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Science - Interacting with forces

What the lesson is about

If you're looking at forces, there are a number of TESiboard interactive activities ideal for key stage 1 (P1-3), writes Sara Carroll.

Taking it further

Force Labeller looks at the forces at work in a playground context, allowing pupils to label the pushes and pulls and add arrows to show their direction. Can pupils spot any more forces in action around the school?

To check understanding, ask pupils to sort examples of forces into sets, dragging the circles to overlap to create a Venn diagram. There is also a virtual version of the class "car down a ramp" investigation - great to use after children have run a series of tests with toy cars in the classroom. With their knowledge of different surfaces and their relative friction, can they predict the results?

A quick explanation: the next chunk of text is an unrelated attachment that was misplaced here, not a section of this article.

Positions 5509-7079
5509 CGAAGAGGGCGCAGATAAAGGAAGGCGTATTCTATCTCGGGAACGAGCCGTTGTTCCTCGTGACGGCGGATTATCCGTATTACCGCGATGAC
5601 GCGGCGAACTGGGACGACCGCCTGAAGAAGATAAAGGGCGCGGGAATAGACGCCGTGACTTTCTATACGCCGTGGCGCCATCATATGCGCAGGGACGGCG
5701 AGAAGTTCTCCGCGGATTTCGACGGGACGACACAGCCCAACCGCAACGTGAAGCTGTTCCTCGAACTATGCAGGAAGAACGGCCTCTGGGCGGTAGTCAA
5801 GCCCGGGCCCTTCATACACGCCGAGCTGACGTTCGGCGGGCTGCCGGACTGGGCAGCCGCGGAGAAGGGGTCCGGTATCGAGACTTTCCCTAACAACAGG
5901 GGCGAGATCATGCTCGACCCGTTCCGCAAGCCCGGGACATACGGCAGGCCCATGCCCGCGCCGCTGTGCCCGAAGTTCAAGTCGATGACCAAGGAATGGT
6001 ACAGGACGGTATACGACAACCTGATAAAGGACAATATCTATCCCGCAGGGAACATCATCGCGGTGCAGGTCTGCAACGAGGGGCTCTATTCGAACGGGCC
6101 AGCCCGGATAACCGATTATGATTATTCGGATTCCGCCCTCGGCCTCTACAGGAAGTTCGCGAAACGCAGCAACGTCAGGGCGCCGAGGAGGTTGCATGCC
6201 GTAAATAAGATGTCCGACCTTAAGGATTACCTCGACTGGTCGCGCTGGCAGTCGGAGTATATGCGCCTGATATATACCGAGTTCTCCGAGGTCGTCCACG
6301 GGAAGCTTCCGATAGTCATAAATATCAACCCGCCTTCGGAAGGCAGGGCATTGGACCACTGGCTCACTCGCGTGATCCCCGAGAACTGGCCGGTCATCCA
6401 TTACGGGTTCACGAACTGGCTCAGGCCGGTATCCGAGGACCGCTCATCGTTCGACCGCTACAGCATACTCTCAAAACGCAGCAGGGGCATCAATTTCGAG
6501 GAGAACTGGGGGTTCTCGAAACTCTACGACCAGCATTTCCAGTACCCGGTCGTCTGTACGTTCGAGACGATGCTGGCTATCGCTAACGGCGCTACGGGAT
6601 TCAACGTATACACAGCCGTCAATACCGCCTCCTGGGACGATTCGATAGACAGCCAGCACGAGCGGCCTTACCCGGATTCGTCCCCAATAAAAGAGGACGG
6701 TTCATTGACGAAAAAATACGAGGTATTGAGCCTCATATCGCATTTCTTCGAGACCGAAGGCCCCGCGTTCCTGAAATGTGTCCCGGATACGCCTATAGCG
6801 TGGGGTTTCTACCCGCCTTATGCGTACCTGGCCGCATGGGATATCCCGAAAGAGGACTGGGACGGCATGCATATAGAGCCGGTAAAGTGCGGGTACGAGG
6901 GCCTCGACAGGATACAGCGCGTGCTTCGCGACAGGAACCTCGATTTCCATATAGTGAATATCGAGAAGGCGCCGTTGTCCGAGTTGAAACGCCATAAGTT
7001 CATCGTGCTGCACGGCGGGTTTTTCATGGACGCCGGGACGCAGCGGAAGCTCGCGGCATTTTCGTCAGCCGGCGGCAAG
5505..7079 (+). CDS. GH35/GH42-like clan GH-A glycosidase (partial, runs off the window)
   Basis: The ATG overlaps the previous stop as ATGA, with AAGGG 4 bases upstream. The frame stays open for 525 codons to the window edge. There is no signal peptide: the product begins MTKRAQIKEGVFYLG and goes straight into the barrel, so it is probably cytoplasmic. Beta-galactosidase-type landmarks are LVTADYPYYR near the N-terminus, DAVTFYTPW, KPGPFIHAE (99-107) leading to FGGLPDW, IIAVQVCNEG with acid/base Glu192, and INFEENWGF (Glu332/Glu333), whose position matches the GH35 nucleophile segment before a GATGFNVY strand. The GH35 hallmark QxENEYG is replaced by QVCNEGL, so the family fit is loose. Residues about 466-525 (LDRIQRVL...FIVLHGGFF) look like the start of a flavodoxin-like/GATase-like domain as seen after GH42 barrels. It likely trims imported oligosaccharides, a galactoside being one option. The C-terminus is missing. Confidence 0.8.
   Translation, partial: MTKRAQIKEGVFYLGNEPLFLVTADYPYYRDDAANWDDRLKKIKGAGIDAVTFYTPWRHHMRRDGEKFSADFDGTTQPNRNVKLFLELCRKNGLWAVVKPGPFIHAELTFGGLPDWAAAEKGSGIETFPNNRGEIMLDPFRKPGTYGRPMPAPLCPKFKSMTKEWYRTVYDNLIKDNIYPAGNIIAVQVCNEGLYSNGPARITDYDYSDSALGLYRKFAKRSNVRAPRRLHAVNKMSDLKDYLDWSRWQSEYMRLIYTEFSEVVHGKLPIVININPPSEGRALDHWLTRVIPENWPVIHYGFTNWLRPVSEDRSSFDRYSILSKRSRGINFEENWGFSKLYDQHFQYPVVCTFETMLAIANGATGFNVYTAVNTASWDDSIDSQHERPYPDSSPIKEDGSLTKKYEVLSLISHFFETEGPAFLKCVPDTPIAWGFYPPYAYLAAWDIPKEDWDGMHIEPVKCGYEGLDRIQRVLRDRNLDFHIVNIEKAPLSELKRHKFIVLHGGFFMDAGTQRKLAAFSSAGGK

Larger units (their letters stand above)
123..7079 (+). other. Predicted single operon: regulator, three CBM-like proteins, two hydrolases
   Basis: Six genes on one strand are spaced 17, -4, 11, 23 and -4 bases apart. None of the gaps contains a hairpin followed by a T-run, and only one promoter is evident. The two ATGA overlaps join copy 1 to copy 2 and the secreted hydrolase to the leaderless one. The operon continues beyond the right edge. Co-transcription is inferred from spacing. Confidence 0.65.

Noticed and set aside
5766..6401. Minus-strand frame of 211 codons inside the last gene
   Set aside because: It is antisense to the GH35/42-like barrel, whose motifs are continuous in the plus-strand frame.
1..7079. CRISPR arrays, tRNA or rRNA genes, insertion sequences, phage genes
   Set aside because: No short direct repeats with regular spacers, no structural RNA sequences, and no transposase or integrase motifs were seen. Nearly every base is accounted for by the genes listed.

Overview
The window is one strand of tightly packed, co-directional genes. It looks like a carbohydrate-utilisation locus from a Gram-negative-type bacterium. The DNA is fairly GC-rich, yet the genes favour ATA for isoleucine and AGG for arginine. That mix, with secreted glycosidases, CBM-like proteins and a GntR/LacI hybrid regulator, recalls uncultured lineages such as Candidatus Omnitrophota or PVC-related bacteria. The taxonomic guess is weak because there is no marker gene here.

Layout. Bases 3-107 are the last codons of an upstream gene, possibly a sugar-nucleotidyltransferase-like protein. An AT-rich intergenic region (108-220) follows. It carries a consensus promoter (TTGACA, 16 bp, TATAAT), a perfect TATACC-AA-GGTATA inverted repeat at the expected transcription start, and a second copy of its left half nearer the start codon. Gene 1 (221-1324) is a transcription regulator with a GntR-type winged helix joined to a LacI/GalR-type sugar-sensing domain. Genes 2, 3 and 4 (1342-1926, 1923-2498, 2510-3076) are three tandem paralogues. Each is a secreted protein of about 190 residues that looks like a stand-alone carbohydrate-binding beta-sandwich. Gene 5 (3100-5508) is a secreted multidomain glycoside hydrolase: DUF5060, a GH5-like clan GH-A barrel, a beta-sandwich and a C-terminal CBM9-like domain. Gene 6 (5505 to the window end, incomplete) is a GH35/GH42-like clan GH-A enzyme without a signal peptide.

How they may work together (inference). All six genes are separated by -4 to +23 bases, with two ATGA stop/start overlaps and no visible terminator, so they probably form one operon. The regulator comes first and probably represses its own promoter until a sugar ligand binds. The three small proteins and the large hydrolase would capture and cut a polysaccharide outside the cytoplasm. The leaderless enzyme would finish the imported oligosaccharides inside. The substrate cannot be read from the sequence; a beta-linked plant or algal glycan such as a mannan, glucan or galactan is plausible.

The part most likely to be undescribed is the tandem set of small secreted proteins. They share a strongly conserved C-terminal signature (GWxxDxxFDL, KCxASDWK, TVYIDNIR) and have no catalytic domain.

What else?

Science investigation cards uploaded by jlo provide complete primary science lessons, split into three age groups and crossing all strands. They include objectives, relevant resources, key questions and space for making recordings.

My favourite lesson idea is Superb Sound for key stage 1, where children explore and describe sounds that can be made by using various materials. Most classrooms have a box of donated junk, so just add beaters and some string.

In the lesson, children experiment with getting a sound from different objects by shaking or beating them. Introduce the idea of suspending objects with string and discuss how sound changes. Do bottles of different sizes make different sounds? Which materials are better at producing sound?

The materials lesson for KS2 (P4-7) asks pupils to use knowledge of the properties of materials to make a model boat and to test, then record their results.

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